Sunday, March 8, 2009

Does Weaker Exchange Rate Improves BOP?

At AS level, students were taught that weakening exchange rate be it depreciation or devaluation can help in narrowing down the current account deficit.

How does that suppose to work?

Say the exchange rate between dollar & pound used to be $1.53 per £1. Now it stands at $1.33 per £1. This clearly shows that dollar has strengthened against pound or we can also say that pound has weakened against the dollar. To purchase the SAME £1, the Americans used to need $1.53, but now they only need $1.33. So weakening of pound here is something like British goods are given discount

So weakening pound will cause the demand for UK goods to increase. As a result, exports (X) increase. At the same time, weaker pound means more expensive for Britons to purchase American-made goods. So demand for imports (M) will fall. The widening gap between exports & imports will lead to increase in the value of net exports (X-M). This not only improve the standing of the current account deficit but also sets to boost economic growth as (X-M) is a component of aggregate demand (AD)

Is it true all the times?

Well, not necessary. It depends on both the price elasticity of demand (PED) for export & import. In most cases, PED for exports & imports tend to be inelastic in the SHORT TERM. This means, weakening exchange rate which translates to cheaper price will only help to increase demand for British goods by a small proportion. Total value of exports will fall.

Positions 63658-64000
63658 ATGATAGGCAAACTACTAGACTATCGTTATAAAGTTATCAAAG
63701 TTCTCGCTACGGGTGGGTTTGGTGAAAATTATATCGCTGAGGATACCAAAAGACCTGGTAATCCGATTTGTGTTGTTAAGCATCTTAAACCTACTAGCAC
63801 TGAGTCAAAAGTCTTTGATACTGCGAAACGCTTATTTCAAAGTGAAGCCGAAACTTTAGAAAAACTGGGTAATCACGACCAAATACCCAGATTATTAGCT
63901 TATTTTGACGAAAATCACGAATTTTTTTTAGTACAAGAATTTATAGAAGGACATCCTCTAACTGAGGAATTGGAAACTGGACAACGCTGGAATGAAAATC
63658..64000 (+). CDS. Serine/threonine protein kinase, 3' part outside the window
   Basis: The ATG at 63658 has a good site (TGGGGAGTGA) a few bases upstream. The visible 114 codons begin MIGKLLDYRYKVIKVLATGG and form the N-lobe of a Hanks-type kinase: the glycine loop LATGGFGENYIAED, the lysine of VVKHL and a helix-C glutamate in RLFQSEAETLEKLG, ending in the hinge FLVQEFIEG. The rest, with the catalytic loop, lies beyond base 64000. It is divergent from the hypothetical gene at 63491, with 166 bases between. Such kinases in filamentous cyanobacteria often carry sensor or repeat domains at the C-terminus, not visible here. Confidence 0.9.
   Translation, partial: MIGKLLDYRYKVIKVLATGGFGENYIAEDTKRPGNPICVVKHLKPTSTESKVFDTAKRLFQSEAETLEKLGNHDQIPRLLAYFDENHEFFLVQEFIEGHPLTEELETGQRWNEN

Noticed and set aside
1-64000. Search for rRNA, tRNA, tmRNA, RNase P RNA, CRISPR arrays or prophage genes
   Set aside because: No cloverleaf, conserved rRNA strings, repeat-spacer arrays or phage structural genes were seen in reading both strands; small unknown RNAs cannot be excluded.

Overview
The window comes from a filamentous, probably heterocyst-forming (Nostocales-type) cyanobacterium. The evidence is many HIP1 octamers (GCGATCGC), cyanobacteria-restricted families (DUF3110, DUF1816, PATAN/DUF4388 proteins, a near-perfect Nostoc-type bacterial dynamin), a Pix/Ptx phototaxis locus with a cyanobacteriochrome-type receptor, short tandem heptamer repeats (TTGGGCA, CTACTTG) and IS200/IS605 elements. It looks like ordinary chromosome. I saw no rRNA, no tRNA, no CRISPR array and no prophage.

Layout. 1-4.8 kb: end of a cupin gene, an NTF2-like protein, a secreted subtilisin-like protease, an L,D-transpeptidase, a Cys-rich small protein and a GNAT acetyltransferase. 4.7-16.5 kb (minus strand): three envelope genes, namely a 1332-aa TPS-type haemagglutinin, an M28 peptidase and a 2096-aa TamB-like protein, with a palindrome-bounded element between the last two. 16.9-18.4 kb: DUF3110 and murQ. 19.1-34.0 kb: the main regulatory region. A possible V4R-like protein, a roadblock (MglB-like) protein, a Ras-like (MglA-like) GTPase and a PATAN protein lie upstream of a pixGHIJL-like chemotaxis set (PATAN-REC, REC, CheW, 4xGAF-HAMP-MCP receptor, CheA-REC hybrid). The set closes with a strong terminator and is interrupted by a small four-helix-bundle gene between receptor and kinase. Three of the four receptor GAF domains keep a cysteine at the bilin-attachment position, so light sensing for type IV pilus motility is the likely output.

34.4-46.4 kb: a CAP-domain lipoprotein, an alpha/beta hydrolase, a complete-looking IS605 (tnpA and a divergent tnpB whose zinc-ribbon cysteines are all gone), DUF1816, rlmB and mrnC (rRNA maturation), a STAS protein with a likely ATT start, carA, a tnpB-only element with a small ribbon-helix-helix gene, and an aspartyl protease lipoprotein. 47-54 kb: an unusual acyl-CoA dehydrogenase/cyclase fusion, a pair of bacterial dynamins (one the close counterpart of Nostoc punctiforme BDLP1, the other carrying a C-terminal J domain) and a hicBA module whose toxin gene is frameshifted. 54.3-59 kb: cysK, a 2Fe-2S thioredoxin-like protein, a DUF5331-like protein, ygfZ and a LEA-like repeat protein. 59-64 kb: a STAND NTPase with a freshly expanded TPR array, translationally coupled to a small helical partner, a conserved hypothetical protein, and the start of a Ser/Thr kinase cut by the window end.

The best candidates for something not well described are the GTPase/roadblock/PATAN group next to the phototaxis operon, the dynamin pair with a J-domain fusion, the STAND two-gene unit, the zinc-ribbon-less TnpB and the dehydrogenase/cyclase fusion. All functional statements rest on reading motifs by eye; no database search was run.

Simultaneously, weaker exchange rate translates to more expensive American goods. So British will need to pay higher to acquire these goods. Since the demand curve is inelastic, an increase in price will lead to just a minimal fall in the quantity. However this translates to increase in total expenditure on imported goods

Hence, due to factor of inelasticity current account deficit will initially widen. The phenomenon is called J-curve

Souce of diagram: bized

Why inelastic?

Companies or countries have entered into an agreement to import & export stipulated amount of goods

It takes time for US consumers to switch from local goods to cheaper imported British goods. On the other hand, British people may take some time to adapt from more expensive American goods to cheaper home-made goods

Due to this reasons, weakening of exchange rate will always cause the current account to be temporary in deficit, before moving towards surplus

This is embodied under Marshall Lerner condition that states:

"Provided that the elasticities of both demand for exports & imports are greater than 1, fall in the exchange rate will reduce a deficit & a rise will reduce surplus"

If the condition is not met as I have discussed earlier, then the deteriorating pound will lead to the worsening of current account deficit

Source of diagram: tutor2u

UK experience?

From the diagram, there is some evidence that suggests that Marshall Lerner condition is applicable to UK context. In 1992, when UK exited the ERM (Exchange Rate Mechanism) & pound was devalued by 16%, the current account deficit widens

Only at later stage somewhere 1993-1994, the deficit narrowed down significantly. Also when pound further fell in 1995, the value of current account deficit widens again before the narrowing down of deficit. However, this time the effect is short-lived

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